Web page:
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Since when?

hirashin

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Dear native English speakers,
would you teach me how to use "since when?"
Would all the sentences below sound right?

1A. Since when do you have so much money?
1B. Since when do the police ignore complaints from victims of bullying!
1C. Since when does old Walder give us two feasts in a single fortnight?
[I'm not sure what this means]

2A. Since when husbands have been doing household chores in Japan?
2B. Since when have you been so modest?
2C. Since when have you been worried about your tooth?
2D. Since when have you become so interested in Karate?

Which tense can be used with "Since when?"

Thanks in advance.
Hirashin
 

OoTmaster

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The only issue I can see is that in 2A should have the order of "husbands" and "have" should be switched.
"Since when have husbands been doing household chores in Japan?"

A fortnight is 14 days. It's not used often in current English (at least in the US) but a lot of native speakers would know the meaning. The phrase "old Walder" is probably a nickname for an older gentleman in charge. Does that help with the meaning of that sentence?
 

Julie.chan

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For the record, I didn't know what a fortnight is. It's not very important.

Regarding "since when", this construction is mostly used to convey your surprise at and/or disbelief in some fact you have just learned. It can also be used sarcastically. It's always used in a sentence that ends with a question mark (so you should fix that in 1B). The way you use it is about the same as "when" at the start of a sentence by itself, and how you order the words is just a function of how you order the words of questions in English. (I'm afraid I can't explain exactly how that works.)

Regarding the individual sentences:

1A is expressing surprise at the amount of money someone has.
1B is expressing surprise at an event where (I assume from context) someone was bullied and the police did nothing (though I would note that this wouldn't surprise anyone, so no one I know would say this; bullying is typically not something that police deal with).
1C is expressing surprise at how often Walder is treating the speaker with feasts, and there's an implication that the speaker suspects some sort of ulterior motive.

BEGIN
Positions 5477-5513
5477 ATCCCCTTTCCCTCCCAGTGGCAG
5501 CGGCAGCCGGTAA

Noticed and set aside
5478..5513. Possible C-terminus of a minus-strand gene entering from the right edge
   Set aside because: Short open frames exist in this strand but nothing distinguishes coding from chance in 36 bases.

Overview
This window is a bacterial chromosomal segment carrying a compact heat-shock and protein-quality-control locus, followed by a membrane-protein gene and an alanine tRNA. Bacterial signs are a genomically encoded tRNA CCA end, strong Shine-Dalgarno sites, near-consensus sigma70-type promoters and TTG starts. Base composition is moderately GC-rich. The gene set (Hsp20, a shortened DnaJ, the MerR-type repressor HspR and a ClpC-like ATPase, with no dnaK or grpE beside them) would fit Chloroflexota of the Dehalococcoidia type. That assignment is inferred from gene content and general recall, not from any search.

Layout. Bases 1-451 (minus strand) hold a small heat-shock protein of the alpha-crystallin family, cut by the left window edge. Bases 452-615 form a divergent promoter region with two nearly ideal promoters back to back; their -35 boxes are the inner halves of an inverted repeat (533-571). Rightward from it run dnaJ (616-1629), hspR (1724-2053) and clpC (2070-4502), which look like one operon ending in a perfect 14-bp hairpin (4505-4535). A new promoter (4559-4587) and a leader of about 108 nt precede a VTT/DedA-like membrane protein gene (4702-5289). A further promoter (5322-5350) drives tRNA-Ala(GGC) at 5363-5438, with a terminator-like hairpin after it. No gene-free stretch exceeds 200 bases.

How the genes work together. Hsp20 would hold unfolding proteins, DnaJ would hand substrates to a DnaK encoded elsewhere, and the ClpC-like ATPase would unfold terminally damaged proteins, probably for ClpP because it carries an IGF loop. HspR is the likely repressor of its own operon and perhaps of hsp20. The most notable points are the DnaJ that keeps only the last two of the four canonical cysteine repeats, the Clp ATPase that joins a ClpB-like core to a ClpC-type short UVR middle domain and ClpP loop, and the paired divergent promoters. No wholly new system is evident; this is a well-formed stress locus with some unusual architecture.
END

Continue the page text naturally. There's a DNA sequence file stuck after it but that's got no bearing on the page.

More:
2A is malformed, as OoTmaster said. If you rewrite it the way he suggested, you get something expressing surprise at a Japanese husband doing housework.
2B is probably either a friendly tease at someone for unusual modesty, or a sarcastic quip about someone you consider to be pretentious, depending on tone and context.
2C is expressing surprise at (presumably) the person you're talking to suddenly expressing concern over their tooth.
2D is expressing disbelief in someone's sudden interest in karate.

Note that this sort of expression can often have a negative connotation, so I wouldn't recommend using it willy-nilly, and especially don't use it in a professional setting.
 

hirashin

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Thank you for the help, OoTmaster and Julimaruchan.
 

Lothor

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Hirashin - Glad JuliMaruchan pointed out the subtleties with 'since when'. I don't think you need to worry about them when it comes to teaching your students since they are unlikely to be seen as native or near-native speakers of English. However, if you are speaking in English, do remember that, for example, 'Since when did you take an interest in your children's education?' can sound as if they didn't show any interest before.
 

hirashin

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Thank you for the further information, Lothor.
I was just going to ask if other tenses can be also used with "since when".
The example you gave shows that you can also use the past tense with "Since when".